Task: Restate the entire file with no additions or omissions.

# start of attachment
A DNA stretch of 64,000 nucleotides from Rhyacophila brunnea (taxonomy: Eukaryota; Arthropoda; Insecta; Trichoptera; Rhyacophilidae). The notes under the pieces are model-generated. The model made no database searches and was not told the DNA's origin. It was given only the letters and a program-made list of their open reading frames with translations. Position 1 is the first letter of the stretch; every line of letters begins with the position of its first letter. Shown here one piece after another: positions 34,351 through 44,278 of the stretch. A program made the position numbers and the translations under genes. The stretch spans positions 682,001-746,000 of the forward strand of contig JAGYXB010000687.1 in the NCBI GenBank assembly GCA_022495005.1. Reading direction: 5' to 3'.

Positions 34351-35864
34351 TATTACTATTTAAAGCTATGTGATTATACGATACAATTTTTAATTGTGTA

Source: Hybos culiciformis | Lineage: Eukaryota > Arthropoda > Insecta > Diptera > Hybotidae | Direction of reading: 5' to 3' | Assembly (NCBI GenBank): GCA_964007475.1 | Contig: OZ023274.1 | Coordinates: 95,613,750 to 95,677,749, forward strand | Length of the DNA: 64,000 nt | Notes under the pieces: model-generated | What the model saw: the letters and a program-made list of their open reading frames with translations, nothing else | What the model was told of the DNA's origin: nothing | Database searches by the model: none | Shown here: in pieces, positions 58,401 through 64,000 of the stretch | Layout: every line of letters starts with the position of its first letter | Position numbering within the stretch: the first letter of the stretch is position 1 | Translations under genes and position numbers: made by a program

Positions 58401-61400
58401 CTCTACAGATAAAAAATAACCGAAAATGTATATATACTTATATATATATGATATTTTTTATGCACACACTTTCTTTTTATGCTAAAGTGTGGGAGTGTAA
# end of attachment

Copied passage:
A DNA stretch of 64,000 nucleotides from Rhyacophila brunnea (taxonomy: Eukaryota; Arthropoda; Insecta; Trichoptera; Rhyacophilidae). The notes under the pieces are model-generated. The model made no database searches and was not told the DNA's origin. It was given only the letters and a program-made list of their open reading frames with translations. Position 1 is the first letter of the stretch; every line of letters begins with the position of its first letter. Shown here one piece after another: positions 34,351 through 44,278 of the stretch. A program made the position numbers and the translations under genes. The stretch spans positions 682,001-746,000 of the forward strand of contig JAGYXB010000687.1 in the NCBI GenBank assembly GCA_022495005.1. Reading direction: 5' to 3'.

Positions 34351-35864
34351 TATTACTATTTAAAGCTATGTGATTATACGATACAATTTTTAATTGTGTA

Source: Hybos culiciformis | Lineage: Eukaryota > Arthropoda > Insecta > Diptera > Hybotidae | Direction of reading: 5' to 3' | Assembly (NCBI GenBank): GCA_964007475.1 | Contig: OZ023274.1 | Coordinates: 95,613,750 to 95,677,749, forward strand | Length of the DNA: 64,000 nt | Notes under the pieces: model-generated | What the model saw: the letters and a program-made list of their open reading frames with translations, nothing else | What the model was told of the DNA's origin: nothing | Database searches by the model: none | Shown here: in pieces, positions 58,401 through 64,000 of the stretch | Layout: every line of letters starts with the position of its first letter | Position numbering within the stretch: the first letter of the stretch is position 1 | Translations under genes and position numbers: made by a program

Positions 58401-61400
58401 CTCTACAGATAAAAAATAACCGAAAATGTATATATACTTATATATATATGATATTTTTTATGCACACACTTTCTTTTTATGCTAAAGTGTGGGAGTGTAA